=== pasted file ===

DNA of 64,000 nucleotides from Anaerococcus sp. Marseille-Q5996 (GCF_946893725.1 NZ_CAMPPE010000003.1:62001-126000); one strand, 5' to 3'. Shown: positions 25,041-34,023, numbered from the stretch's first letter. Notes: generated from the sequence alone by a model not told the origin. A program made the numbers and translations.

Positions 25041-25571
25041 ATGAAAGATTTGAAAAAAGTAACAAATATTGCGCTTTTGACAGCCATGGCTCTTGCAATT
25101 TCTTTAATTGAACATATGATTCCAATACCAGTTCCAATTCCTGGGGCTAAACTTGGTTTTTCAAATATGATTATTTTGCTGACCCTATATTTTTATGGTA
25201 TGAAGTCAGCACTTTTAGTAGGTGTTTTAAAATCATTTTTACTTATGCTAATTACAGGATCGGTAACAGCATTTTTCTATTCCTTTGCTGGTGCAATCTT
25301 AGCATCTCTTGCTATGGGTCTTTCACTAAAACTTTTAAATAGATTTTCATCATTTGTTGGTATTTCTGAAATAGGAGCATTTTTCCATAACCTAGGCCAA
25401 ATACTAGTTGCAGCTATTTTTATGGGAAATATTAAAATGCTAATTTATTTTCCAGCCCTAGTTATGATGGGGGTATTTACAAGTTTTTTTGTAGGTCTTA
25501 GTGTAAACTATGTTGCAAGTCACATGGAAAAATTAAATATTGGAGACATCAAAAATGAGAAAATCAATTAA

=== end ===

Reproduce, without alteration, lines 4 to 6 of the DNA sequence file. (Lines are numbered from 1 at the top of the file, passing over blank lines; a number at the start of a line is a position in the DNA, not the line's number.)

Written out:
25101 TCTTTAATTGAACATATGATTCCAATACCAGTTCCAATTCCTGGGGCTAAACTTGGTTTTTCAAATATGATTATTTTGCTGACCCTATATTTTTATGGTA
25201 TGAAGTCAGCACTTTTAGTAGGTGTTTTAAAATCATTTTTACTTATGCTAATTACAGGATCGGTAACAGCATTTTTCTATTCCTTTGCTGGTGCAATCTT
25301 AGCATCTCTTGCTATGGGTCTTTCACTAAAACTTTTAAATAGATTTTCATCATTTGTTGGTATTTCTGAAATAGGAGCATTTTTCCATAACCTAGGCCAA